Sprouts are the new shoots of plant seeds and are therefore a powerhouse of nutrients. Sprouts are a good source of vitamin A, Bs, C, K, silica and amino acids essential to health. Sprouted seeds are also very alkalising in the body – helping to reduce acidity and inflammation.

You can make sprouts out of almost anything – from wheat and buckwheat grain to lentils and beans, anything that can be planted to grow can also be sprouted and consumed for health benefits. Did we mention that they taste good too?

Just like cooking legumes, different seeds have different preparation methods. Below are some of the more commonly available things that you can sprout in your own home.

Wheat grass

Wheat grass is a great way to get a daily vitamin and mineral boost from nature. You can grow wheat grass in trays and cut off some to juice daily. You do need a juicer that will express to do this at home, but it is well worth the investment!

  • To grow your own wheatgrass, use a seedling tray filled with organic soil (available from a nursery or hardware store).
  • Cover the soil with organic whole wheat grains (around $4 a kilo from your health food shop) and put a piece of newspaper on top.
  • Soak thoroughly with water daily.
  • When the grains have sprouted (2-4 days) remove the newspaper and leave in a sunny position. Water daily.
  • Once you cut your wheatgrass you can also use the second growth.
  • If is is ready for harvest and you don’t want to use it it will last around 5 days in a plastic bag in the fridge.

Alfalfa

Alfalfa seeds can be easliy grown using any large jar. They are a great source of vitamin C and chlorophyll.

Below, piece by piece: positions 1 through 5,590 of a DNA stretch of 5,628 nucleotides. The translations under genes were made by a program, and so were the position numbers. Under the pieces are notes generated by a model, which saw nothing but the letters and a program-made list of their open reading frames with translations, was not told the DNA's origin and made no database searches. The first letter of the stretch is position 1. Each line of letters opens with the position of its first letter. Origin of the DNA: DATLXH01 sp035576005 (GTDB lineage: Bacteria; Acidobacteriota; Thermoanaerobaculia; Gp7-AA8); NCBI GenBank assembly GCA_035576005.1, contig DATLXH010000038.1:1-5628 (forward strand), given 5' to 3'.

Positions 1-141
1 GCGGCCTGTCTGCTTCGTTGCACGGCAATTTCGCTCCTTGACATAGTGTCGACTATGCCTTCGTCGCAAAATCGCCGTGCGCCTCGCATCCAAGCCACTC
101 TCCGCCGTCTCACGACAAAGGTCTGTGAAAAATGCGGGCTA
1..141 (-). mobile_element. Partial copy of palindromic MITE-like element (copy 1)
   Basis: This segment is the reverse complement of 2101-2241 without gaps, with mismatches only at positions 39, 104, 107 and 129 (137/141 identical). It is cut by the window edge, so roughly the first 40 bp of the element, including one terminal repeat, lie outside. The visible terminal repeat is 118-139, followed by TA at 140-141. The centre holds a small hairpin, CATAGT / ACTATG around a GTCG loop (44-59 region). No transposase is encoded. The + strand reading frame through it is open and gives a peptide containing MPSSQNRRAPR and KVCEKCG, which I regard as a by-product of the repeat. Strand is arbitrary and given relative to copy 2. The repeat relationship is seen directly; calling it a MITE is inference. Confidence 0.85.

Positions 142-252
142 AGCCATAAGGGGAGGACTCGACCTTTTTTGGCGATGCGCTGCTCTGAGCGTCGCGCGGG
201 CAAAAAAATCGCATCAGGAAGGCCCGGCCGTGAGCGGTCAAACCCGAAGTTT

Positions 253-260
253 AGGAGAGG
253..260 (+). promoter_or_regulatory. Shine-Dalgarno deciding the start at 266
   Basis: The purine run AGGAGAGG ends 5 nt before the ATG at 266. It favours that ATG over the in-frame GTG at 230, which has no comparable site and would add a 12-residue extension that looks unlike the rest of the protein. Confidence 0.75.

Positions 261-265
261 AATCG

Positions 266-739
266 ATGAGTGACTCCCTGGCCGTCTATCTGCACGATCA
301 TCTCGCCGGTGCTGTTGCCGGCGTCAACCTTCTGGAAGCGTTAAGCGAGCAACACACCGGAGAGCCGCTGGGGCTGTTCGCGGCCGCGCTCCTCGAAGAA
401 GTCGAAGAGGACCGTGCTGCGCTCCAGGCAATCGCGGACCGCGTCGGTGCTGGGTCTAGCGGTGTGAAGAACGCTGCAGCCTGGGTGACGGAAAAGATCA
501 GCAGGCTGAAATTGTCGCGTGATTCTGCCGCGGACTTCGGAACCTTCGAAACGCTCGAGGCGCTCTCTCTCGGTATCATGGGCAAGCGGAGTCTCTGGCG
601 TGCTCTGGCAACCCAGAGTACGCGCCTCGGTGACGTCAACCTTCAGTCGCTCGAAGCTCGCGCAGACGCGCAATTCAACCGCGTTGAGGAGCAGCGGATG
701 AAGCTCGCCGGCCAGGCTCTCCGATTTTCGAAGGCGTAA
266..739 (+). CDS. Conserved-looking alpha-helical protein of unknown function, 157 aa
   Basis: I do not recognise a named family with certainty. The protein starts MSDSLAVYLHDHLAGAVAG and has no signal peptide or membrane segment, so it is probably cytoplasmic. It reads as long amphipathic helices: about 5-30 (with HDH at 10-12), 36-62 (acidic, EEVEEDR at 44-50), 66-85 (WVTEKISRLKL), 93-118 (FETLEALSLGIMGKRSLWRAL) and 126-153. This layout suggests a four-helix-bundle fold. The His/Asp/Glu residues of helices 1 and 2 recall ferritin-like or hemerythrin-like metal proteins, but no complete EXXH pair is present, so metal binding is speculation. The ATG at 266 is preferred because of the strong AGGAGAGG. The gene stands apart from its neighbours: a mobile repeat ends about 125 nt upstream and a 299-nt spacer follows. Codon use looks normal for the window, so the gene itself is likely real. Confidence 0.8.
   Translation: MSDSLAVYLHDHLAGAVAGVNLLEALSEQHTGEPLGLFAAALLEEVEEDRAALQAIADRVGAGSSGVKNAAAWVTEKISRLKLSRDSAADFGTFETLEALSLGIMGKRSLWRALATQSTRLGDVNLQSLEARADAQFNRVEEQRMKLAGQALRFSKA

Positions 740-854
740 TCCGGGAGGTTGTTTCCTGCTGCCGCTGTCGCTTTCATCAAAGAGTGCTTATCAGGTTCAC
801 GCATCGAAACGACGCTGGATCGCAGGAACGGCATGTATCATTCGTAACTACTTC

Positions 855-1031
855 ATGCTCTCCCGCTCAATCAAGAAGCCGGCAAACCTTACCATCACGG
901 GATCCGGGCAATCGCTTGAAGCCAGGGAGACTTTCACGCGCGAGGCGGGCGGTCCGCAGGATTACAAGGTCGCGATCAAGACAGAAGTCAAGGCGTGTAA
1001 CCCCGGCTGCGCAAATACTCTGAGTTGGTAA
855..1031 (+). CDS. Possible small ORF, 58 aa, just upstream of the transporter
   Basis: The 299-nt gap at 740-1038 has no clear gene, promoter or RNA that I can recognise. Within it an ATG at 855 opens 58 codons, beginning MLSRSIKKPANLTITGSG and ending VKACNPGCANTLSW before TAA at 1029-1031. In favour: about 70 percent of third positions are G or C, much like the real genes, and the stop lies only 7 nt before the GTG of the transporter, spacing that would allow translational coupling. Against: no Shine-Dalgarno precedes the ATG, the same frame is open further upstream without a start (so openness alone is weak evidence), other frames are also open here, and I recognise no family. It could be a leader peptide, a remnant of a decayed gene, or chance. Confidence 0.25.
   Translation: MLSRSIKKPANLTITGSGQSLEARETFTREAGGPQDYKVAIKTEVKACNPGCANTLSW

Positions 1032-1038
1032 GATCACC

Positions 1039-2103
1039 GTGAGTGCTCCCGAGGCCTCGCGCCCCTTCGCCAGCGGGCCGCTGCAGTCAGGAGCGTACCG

• Soak alfalfa seeds overnight in around three times as much water as seeds
  • Pour the water out and rinse. Try and space the seeds out in the jar by making them stick to the sides of the jar. Avoid clumps and make sure they are moist.
  • Rinse the seeds every 24 hours with fresh water – more often if you are in a warm climate. Ensure that the seeds are spaced out after each rinse
  • After a day or so you should see small white sprouts. At this stage you can transfer half to another jar to give them enough room to grow if needed. Keep the sprouts in a place without too much light
  • Keep rinsing every 24 hours until they have grown around 5cm (usually around 5 – 6 days). Rinse and transfer onto a plate and spread out
  • Place the sprouts in sunlight for at least 15 minutes to help activate enzymes and green the leaves
  • Store in the fridge in a container and enjoy in salads and on sandwiches!

Lentils

Lentil sprouts are a good source of protein, iron and vitamin C. These instructions are for green lentils but you can sprout any lentil using the same method.

  • Rinse lentils to remove any debris
  • Place in a bowl with 3 times as much room temperature water and soak for 10 – 12 hours
  • Drain lentils and rinse well under running water. Drain thoroughly
  • Spread out in a shallow container out of direct sunlight. Place a tea towel over the top of the container
  • Rinse and drain every 12 hours approximately 3 times. Taste each time to see how they are going
  • Once the lentil have small sprouts coming out of them they are done. Do not leave them for too long or they will become starchy
  • Use in salads, stir frys, soups etc. Enjoy!

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